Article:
7 Antitrust commission vs. consorzi di tutela Tab. 1: Fresh cheese production, stocks and prices of Parmigiano Reggiano Year Planned Sum of Effective Change in Change in Producer Wholesale Retail prod.* individual prod.* eff. prod. stocks^ price price price quotas* (%) (%) , , ,28 96, ,427 4,45-7, ,52 97, ,264-2,9 3, ,52 99,479 99,623-6,23-14, ,52 99,356 92,03-7,6-2, ,5 99,328 92,708 0,73-7, ,899 98,52 6,3-0, (*): thousands of tons; (^) number of forms on 31/3; ( ) lire/kg (averages) ( ): price (lire/kg) from dairy to ripener (1994: forecast) Sources: column 7: Largo Consumo (Torelli, 1994) on Chambers of Commerce data data: AGCM on PRC and other organizations data : Messori (1994) The method PRC used to compute individual quotas changed over time. From 1991 to 1993, maximum production target was broken down in five provincial targets; in each province, individual quotas were determined based on individual average production of the two preceding years. This amounts to keep relative market shares constant on average. In 1994, provincial and individual quotas have been defined on the basis of EU milk quotas (67%), and average production of two preceding years (33%). Maximum production target was increased to 102,52 thousands of tons after the agreement with GPC was signed. Finally, in 1995 provincial quotas were suppressed, and individual quotas were set substantially equal to EU milk quotas. Dairies who overproduce can be fined, unless it is possible a compensation with other underproducing dairies. PRC has enforced plans by sending letters to overproducing dairies, but no one was ever fined. The table shows that effective production always exceeded the sum of individual quotas, except in 1993 and 1994, when it was about 7% below programmed levels. It exceeded even maximum planned production in 1990, 1991 and EU milk quotas and incentives to herd reduction, in addition to a weak market, are likely to be the main causes behind output fall?13?. Planning does not seem very effective. Actually, it is easy to argue that a cartel formed by about 650 firms can hardly work. Remembering that fresh cheese arrives to retailers not less than 18 months after production, the surge in retail prices might be explained by a shortage of cheese due to 1992 and 1993 production falls, coupled with higher consumption. AGCM accusations, up to now, do not appear very credible. But the Antitrust Commission found proofs that 53% of dairies in 1993 and 32.5% in 1994 were assigned an objective below the amount they requested. So there was a distortion of producers decisions, and a violation of art. 2 of Competition Act. 149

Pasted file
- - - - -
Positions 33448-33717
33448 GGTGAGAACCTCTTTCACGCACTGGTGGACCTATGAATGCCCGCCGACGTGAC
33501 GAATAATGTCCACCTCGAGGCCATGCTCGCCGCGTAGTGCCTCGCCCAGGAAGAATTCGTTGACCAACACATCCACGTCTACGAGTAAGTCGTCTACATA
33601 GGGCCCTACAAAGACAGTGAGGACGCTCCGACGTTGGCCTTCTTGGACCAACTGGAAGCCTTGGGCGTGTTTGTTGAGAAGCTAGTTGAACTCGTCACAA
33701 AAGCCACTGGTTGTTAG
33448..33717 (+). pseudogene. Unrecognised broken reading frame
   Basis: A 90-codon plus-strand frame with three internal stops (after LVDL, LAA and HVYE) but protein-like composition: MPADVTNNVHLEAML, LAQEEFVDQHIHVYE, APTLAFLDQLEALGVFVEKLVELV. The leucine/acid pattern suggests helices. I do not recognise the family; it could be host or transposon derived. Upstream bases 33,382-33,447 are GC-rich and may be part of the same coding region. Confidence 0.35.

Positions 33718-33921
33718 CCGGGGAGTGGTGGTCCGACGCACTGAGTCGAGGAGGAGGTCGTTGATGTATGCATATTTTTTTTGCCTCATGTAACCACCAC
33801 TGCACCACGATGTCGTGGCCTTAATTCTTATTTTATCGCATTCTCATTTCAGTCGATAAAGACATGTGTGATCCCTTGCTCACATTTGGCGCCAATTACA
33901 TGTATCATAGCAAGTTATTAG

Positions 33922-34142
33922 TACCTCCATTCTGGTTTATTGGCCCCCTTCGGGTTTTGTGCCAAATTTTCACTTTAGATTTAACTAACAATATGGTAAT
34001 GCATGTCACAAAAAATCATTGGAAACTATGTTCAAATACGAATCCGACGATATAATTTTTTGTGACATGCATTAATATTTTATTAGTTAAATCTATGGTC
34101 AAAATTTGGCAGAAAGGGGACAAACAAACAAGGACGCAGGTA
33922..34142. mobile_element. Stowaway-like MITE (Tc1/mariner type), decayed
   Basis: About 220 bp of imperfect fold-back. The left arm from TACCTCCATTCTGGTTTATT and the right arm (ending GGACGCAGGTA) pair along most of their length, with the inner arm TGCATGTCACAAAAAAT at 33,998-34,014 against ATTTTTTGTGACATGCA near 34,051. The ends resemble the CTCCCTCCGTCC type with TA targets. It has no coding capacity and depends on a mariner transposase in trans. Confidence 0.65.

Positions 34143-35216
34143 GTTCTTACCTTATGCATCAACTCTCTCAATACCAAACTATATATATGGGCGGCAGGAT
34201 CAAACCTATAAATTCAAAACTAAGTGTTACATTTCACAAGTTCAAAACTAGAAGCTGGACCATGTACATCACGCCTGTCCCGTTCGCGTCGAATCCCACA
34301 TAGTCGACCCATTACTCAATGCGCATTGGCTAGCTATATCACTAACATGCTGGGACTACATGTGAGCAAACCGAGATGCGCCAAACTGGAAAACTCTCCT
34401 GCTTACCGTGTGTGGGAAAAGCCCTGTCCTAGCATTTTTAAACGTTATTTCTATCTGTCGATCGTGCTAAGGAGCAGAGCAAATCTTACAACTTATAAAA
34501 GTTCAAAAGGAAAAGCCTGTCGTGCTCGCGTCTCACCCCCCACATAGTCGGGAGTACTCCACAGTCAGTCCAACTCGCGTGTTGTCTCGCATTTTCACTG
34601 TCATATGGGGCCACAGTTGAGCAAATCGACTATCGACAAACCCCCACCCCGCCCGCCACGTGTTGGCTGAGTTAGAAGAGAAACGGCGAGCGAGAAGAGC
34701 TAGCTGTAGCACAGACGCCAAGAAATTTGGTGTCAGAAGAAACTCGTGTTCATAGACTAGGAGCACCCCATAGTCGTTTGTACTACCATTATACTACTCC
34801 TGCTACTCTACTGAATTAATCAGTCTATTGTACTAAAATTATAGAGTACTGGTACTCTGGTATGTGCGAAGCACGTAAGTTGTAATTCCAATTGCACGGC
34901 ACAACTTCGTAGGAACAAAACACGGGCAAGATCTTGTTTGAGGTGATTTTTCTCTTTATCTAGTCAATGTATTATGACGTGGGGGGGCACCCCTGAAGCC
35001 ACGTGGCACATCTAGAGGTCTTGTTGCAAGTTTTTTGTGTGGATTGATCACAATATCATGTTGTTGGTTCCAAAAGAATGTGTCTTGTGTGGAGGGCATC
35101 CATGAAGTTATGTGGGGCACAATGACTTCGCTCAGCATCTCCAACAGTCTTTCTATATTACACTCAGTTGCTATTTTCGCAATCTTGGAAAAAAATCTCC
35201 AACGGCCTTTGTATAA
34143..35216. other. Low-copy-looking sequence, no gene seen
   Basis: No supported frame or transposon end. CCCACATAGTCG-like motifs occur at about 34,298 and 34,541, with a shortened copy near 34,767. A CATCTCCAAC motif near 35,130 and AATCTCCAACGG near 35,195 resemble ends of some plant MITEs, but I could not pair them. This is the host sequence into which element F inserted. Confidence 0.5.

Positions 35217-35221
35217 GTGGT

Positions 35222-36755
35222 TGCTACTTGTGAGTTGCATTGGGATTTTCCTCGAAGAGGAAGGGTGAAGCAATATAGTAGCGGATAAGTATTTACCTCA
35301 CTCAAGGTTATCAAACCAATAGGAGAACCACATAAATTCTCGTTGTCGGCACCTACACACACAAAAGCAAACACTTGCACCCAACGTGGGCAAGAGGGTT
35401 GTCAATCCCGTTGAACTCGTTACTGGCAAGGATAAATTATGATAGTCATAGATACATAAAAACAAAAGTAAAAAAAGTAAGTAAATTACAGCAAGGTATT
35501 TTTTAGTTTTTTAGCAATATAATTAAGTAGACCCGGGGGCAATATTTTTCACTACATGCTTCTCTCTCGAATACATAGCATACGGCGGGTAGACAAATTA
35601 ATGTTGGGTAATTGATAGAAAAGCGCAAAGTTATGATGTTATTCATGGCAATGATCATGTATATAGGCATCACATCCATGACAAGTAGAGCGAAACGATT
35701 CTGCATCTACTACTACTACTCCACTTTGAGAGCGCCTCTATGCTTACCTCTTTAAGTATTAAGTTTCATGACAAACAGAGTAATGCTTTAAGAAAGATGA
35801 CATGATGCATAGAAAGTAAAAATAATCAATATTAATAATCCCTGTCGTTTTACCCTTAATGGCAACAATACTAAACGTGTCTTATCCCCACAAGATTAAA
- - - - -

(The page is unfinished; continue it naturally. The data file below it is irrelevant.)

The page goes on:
8 Fabio Massimo Esposito AGCM judged 1995 plan lawful, since it is based on milk availability according to EU milk quotas. Actually, 1995 quotas give total freedom to producers about the use of their milk. Table 2 shows production, inventories and prices of Grana Padano for period and selected years before Over the years, production has increased and now exceeds PR production. GPC has assigned individual quotas on the basis of production history. Thus, relative production shares stayed constant. There is a system of fines (used to finance advertising) to punish overproducing dairies, but none has been ever fined. More likely, the Consortium has used the power to give seals and marks in proportion to the assigned quotas to punish overproduction: cheese produced in excess of assigned quota cannot be sealed as GP and must be sold at a lower price. In 1992 the Consortium explicitly deliberated that overproduction would have not been sealed. GPC has enforced plans also through continuous monitoring and letters menacing sanctions had production not been reduced. AGCM found several letters denying quota increases for several reasons. Poor quality was never mentioned, while 1994 agreement with PRC did. These were considered proofs of limitations imposed on members freedom, and therefore plans were declared unlawful according to art. 2. Table 2 actually shows that GPC planned quantity reductions as wholesale prices decreased, and accommodated the tendency to increase production as price raises; effective production however adjusted more slowly than Consortium desired. Likely, GPC tried to stabilize production. Tab. 2: production*, stocks^ and prices of Grana Padano Year Target given Planned Effective Stocks Change in Wholesale Retail to Ministry prod. prod. on 31/3 stocks (%) price price ,5 90, , ,5 98, , ,5 96,751 94, , ,5 96,8 92, , ,5 99,453 96, , ,5 99, , , (*) thousand of tons; (^) number of forms; ( ): lire/kg (averages) Source: AGCM on GPC data We can see, however, that production falls continue after wholesale prices begin to increase, and then increase much more than prices. This pattern might be explained by entry and exit of firms, which produce GP when the price increase, but then exit and produce other cheeses when it declines. 150